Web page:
Home dating/courtship When Your Extended Family Doesn’t Agree With Your Life Choices

When Your Extended Family Doesn’t Agree With Your Life Choices

by Kelly Crawford

When Your Extended Family Doesn't Agree With Your Life Choices

If you homeschool, or have more than the average number of children, or don’t let your children date for fun, you should probably just wear a t-shirt that says, “Two headed monster.” Or get a clown nose. That way, you can just do all your friends and family a favor and address the fat elephant in the room. They think you’re weird.

Seriously, family opposition can be one of the most painful and difficult challenges to face. And while most of the time, they only have good intentions, it can seem unfair, as they got to choose how to raise their children.

It seems in our society, there is a very small normal box. As long as you fit in it, smooth sailing. But once you don’t, people assume it is fair game to tell you all you’re doing wrong.

So how do we deal with the people closest to us, namely parents, whom we are commanded to honor, when there is conflict with our family choices? The answer is nearly impossible, because every situation is so different, varying from mild disapproval to outright threats.

But there are principles we can all observe. (We are very blessed with mostly supportive family who, even if they don’t agree, still respect our choices, though there have been seasons in our lives where we’ve dealt with conflict.)

Honor. Yes, we honor them. You can disagree with someone or even share conflicting views and still do it with honor. They will be more receptive when we maintain a spirit of honor and kindness and even if they aren’t, it’s our duty, in as much as we are able, to live at peace. That doesn’t mean that we may never speak firmly, if the situation warrants it, but having a spirit of honor should be our starting place.

Communication. Some opposition is met by family members who simply have never heard of what you’re doing. It might be helpful to give them information and let them know you have prayerfully and carefully made these choices.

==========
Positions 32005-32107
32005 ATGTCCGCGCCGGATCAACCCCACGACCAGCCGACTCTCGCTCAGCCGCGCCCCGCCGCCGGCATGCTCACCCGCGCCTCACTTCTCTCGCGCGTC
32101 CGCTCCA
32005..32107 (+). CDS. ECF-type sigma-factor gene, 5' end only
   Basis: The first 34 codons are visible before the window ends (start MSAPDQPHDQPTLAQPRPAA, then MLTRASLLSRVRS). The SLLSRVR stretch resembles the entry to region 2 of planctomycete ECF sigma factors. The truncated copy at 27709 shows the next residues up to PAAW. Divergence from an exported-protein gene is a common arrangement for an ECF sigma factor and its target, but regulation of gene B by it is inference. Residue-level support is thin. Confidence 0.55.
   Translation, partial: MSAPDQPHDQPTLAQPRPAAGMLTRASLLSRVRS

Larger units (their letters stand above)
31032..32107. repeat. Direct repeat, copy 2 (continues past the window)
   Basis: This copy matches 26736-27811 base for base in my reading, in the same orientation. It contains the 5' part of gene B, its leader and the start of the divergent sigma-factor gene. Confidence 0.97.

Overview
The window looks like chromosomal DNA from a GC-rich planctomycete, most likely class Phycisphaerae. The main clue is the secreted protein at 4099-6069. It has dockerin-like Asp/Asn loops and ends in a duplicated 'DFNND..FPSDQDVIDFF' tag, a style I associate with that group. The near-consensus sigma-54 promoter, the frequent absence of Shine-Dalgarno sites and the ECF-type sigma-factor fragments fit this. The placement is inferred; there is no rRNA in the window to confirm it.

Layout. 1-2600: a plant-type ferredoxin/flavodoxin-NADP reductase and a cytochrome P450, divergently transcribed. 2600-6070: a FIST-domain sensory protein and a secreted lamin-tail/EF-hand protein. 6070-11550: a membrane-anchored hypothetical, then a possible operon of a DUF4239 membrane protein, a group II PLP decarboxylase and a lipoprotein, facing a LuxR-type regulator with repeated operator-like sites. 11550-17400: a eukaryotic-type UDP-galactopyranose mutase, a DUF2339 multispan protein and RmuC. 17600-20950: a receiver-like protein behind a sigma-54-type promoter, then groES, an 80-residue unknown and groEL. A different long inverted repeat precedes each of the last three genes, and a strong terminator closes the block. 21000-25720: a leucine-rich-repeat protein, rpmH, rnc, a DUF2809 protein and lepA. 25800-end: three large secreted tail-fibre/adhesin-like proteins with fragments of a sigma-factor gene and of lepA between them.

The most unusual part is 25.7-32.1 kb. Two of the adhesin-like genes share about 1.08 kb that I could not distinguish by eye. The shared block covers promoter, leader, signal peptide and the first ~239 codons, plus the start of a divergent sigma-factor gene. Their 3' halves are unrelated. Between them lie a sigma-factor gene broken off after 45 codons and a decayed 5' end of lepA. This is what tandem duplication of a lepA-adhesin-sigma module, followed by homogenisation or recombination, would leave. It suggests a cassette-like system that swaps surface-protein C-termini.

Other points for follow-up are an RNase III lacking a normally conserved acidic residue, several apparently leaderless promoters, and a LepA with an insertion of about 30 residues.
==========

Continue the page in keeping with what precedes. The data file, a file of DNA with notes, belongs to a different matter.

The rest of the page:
I think it’s important, and fair, if there is confusion/conflict, that we express our wishes respectfully, provided they are reasonable. It’s not fair to get angry about unmet expectations if we haven’t made them clear.

Often conflict comes from a sense of their feeling condemned if you choose something different than they did. Be sure you are not displaying a spirit of condemnation, even if you need to disagree with their viewpoint.

Silence. Sometimes we are best to simply let time work things out. I’ve seen homeschooling enemies become huge fans after watching the fruits of it lived out. We must get to a place where we are OK with opposition and where we don’t need the approval of man.

Distance. Depending on the severity of the opposition, distance might become necessary. If threats are being made, or you feel that your authority is being deliberately undermined (after you have confronted it), you may have to explain that less frequent visits (or more guarded visits) are the consequence. I would only suggest this as a last resort, and in extreme circumstances.

Be above reproach. Be kind, honest, open and yet confident that you are responsible and allowed to make choices for your children even if others don’t understand them.

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Gabrielle April 30, 2015 - 3:30 pm

Whoops, I think you meant, “Be sure you are not displaying a spirit of condemnation” 🙂

Kelly Crawford April 30, 2015 - 3:58 pm

Ha ha, yes, thank you! I did.

Anonymous (this time) April 30, 2015 - 10:17 pm